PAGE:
Only in cases of gross contempt of court, where publication may damage a forthcoming trial or lead to the discharge of a jury, can injunctions be justified. It is up to the judge to point out that if the story complained about is defamatory, a breach of confidence or otherwise contentious, then the litigant should sue rather than suppress. Governments like to add national security to the list of forbidden subjects, but even that is usually a smokescreen. As a veteran of a three-year battle on behalf of The Scotsman newspaper against Mrs Thatcher's Government, which argued, right up to the House of Lords, that the memoirs of a Cold War spy would shatter the edifice of the State, I know whereof I speak. She lost. The Government survived.

Quite why the Attorney-General, Lord Goldsmith, should have compromised his independence in this way is a mystery. His claim that the BBC's story, about the role of a Downing Street aide in the cash-for-peerages affair, may have compromised Scotland Yard's inquiries scarcely stands up to scrutiny. Most of the regular leaks have clearly emanated from police sources, so it is hard to argue that this latest one is suddenly unacceptable.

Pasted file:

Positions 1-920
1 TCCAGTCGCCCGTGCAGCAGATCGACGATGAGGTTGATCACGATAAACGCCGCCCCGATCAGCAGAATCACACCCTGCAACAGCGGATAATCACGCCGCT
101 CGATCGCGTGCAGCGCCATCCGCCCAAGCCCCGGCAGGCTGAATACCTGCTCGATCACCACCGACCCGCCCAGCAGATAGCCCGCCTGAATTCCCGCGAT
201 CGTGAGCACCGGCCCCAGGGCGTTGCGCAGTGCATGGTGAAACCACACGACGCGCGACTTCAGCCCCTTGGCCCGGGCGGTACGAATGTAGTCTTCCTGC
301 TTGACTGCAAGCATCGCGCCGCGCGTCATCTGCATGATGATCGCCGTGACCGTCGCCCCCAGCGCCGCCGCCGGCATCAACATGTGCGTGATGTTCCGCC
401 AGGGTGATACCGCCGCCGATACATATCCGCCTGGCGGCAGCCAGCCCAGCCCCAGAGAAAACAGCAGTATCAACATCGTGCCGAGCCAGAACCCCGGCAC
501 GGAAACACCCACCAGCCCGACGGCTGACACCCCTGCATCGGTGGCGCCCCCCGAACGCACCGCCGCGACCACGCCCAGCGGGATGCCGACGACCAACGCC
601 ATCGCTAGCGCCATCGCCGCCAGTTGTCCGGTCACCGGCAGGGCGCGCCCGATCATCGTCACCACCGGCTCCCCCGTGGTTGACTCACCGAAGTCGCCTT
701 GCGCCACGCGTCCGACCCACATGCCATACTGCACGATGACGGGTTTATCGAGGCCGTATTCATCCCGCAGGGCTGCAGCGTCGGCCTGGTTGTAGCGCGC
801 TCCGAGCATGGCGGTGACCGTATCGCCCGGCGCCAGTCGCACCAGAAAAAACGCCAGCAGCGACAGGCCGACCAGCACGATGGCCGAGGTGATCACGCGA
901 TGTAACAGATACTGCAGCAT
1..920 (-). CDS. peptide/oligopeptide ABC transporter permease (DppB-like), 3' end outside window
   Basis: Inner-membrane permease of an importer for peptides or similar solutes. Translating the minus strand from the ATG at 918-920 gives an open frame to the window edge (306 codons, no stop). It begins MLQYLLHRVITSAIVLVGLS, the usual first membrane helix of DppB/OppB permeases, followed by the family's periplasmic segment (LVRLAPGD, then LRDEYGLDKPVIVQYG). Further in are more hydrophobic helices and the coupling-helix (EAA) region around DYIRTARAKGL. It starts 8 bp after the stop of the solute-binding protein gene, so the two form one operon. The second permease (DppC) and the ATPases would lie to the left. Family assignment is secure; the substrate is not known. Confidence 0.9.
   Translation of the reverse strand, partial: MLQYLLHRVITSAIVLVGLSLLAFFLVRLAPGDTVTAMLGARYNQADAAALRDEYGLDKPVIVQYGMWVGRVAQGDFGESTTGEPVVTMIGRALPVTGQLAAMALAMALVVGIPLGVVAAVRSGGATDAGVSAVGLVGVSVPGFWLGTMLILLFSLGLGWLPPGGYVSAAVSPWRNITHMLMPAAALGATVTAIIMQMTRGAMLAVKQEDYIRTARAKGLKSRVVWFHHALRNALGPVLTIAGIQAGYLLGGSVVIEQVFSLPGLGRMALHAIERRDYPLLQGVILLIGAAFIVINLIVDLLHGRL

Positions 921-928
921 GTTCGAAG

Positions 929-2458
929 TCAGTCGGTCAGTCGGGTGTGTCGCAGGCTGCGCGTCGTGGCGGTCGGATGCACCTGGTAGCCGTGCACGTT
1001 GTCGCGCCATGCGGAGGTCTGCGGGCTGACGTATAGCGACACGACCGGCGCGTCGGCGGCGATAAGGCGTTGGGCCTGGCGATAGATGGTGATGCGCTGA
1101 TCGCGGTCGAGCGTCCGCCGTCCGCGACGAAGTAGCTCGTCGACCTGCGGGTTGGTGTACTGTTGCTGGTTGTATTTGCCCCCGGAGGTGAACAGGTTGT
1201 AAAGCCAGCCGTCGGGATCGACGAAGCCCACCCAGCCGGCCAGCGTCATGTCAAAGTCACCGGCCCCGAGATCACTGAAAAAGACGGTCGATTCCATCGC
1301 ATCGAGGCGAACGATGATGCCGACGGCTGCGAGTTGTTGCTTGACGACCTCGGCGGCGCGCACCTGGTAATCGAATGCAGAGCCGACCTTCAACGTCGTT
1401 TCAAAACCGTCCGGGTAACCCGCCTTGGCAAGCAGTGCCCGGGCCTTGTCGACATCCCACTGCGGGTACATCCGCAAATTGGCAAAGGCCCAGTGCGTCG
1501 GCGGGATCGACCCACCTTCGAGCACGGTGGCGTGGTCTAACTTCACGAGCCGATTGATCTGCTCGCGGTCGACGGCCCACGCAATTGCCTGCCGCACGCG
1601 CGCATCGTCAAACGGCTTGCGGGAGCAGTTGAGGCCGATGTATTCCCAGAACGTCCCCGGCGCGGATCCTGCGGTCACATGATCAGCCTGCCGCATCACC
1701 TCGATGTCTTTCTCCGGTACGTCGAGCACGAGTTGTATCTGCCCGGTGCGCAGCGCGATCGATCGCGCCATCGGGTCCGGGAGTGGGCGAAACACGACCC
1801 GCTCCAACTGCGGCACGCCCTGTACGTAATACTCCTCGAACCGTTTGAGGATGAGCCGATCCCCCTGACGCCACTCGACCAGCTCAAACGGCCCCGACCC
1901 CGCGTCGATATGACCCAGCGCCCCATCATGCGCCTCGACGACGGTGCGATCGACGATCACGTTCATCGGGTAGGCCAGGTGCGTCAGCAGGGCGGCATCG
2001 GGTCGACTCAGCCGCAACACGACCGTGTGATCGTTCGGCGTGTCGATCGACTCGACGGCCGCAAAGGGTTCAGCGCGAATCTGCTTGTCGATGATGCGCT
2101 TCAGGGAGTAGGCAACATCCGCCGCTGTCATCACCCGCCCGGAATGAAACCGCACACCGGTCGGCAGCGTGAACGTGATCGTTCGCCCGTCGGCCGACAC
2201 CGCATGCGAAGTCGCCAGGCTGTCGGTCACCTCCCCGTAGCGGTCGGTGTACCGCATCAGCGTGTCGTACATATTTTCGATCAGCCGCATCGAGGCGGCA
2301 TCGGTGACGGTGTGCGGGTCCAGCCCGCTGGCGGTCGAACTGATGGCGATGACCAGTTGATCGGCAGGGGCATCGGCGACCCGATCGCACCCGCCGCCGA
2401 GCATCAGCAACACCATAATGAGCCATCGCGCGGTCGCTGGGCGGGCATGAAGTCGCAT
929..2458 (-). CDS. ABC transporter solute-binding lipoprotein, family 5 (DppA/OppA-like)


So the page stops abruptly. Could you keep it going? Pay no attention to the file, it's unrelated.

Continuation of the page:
Lord Goldsmith should have told them briskly that their attempt to suppress the story amounts to prior restraint, has no basis in law, and that, if the police think they have a case for contempt, they can institute a prosecution in due course. He may have added that, since no case, even if brought, is likely to come to court in less than two years, the idea that a leaked memo might influence a jury so far ahead is improbable.

Instead, he has opened himself to the accusation that he is seeking to protect the Government from further humiliation. The injunction thus becomes the latest in a list of half-hearted attempts at censorship, such as Tony Blair's bid to prevent the Daily Mirror revealing his alleged conversation with George W. Bush over bombing al-Jazeera.